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A sign for the times

by jmaloni
Fri, Jun 29th 2012 07:00 am
Wheatfield Supervisor Bob Cliffe, left, and North Tonawanda Mayor Robert Ortt, flank the `Child With Autism Area` sign the city provided for the town.
Wheatfield Supervisor Bob Cliffe, left, and North Tonawanda Mayor Robert Ortt, flank the "Child With Autism Area" sign the city provided for the town.
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by Susan Mikula Campbell

Joe and Laurie Lettieri refer to it as "Jordan's sign."

The big yellow "Child With Autism Area" sign stands at the entrance to Lakewood Drive in the Ashwood subdivision off Schultz Road.

The sign represents not only an extra safety step for 6-year-old Jordan, who is autistic, but is a sign of cooperation and shared services between the Town of Wheatfield and the City of North Tonawanda.

Joe Lettieri said his mother spotted a sign like it near her home in North Tonawanda. He thought it was a good idea and told Wheatfield Supervisor Bob Cliffe about it. Cliffe asked North Tonawanda Mayor Robert Ortt where to get a similar sign.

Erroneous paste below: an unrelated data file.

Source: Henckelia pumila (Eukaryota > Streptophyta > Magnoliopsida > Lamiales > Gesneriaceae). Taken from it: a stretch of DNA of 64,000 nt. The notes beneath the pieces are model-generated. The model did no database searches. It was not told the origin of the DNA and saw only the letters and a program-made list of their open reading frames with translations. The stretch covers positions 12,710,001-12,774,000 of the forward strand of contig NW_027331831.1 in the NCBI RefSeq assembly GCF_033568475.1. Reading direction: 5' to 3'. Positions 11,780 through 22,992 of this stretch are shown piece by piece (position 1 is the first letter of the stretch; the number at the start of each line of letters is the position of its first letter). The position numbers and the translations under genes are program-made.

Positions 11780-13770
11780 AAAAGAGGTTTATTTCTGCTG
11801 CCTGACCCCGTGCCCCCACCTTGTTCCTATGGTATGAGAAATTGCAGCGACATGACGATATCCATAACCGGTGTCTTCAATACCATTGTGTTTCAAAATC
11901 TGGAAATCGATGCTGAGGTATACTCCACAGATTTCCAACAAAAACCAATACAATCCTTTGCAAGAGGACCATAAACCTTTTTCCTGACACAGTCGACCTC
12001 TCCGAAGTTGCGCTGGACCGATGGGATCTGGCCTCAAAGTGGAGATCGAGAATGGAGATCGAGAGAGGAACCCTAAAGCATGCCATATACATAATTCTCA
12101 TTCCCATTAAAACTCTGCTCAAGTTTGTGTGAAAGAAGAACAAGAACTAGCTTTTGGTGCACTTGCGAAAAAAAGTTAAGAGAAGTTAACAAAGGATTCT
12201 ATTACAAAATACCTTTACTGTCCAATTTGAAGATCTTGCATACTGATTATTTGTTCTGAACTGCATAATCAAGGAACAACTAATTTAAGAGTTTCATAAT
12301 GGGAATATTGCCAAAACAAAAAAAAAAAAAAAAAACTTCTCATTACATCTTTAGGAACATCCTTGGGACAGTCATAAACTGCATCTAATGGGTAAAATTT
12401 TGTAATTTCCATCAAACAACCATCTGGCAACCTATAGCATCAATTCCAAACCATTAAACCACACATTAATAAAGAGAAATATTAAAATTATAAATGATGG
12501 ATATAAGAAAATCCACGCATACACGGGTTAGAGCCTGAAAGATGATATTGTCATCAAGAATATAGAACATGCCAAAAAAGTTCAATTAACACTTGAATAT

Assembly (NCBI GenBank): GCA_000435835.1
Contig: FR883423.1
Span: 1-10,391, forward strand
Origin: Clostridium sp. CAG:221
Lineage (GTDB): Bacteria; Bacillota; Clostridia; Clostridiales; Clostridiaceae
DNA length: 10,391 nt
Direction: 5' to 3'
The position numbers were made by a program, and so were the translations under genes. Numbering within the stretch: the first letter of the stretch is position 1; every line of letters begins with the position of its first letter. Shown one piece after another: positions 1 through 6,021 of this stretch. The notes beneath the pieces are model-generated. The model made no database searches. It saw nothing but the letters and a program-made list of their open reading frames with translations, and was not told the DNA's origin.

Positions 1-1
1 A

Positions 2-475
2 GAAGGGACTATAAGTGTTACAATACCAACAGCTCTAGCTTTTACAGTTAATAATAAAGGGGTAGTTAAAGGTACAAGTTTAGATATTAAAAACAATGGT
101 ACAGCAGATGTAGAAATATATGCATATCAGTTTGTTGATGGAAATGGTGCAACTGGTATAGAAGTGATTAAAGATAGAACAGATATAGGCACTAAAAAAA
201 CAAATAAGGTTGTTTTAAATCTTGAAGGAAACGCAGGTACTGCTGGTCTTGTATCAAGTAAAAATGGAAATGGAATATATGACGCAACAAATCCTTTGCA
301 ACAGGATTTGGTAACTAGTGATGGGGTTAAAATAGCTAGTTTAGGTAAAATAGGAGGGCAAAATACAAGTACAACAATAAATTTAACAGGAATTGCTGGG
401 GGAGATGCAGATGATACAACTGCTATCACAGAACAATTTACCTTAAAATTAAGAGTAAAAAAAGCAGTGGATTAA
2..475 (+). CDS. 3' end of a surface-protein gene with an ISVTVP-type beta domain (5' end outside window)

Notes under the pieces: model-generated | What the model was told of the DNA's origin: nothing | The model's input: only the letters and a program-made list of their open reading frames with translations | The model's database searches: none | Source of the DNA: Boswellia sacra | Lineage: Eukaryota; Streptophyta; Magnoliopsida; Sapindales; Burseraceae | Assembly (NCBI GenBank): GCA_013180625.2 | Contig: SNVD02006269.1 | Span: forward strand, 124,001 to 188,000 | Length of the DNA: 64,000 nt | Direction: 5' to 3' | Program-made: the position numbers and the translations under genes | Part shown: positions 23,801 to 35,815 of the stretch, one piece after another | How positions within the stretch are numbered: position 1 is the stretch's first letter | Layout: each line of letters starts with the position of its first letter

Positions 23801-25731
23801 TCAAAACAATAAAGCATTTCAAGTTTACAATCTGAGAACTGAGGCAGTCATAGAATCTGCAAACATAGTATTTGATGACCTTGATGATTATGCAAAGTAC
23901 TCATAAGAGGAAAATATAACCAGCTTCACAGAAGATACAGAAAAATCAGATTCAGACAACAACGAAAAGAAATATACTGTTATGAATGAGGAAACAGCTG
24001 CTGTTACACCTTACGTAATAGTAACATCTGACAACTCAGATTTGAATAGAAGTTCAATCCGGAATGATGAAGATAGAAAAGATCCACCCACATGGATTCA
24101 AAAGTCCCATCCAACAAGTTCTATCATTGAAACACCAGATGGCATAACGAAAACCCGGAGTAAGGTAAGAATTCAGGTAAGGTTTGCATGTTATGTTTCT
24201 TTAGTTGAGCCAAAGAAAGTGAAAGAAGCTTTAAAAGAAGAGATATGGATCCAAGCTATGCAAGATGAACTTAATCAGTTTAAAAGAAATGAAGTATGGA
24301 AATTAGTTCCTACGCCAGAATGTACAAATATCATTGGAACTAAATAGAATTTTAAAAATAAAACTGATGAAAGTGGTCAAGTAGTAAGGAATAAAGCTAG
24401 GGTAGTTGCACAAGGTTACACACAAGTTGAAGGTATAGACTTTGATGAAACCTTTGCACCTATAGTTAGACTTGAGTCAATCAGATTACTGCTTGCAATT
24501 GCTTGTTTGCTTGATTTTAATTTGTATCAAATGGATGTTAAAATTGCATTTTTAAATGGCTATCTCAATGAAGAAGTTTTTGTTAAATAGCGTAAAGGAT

"Mayor Rob Ortt said to not bother looking; he'll have one made for us. And he did! I went over to DPW in N.T. and picked up two of them," Cliffe said.

"Shared services and mutual assistance is not a once in a while thing, but an everyday thing," said Ortt who has the signs designed and made by his Department of Public Works. "When local governments cooperate and work together, residents and taxpayers win. Sharing services isn't just about saving money, but protecting our residents."

The town plans to make an equal trade off of materials with the city.

"We're thrilled about it," Lettieri said about the new sign.

Traffic can be busy on his street with construction continuing in the development.

He and his wife keep close tabs on their son and keep him away from the street, but like with any child that age, you can take your eyes off him for a couple seconds, look back and find him in someplace else entirely.

"Some people might just blow the horn and assume the kid will get out of the way. Jordan might not understand," Lettieri said.

The sign also will help protect other non-autistic children in the neighborhood by reminding drivers to be more aware and slow down, he added.

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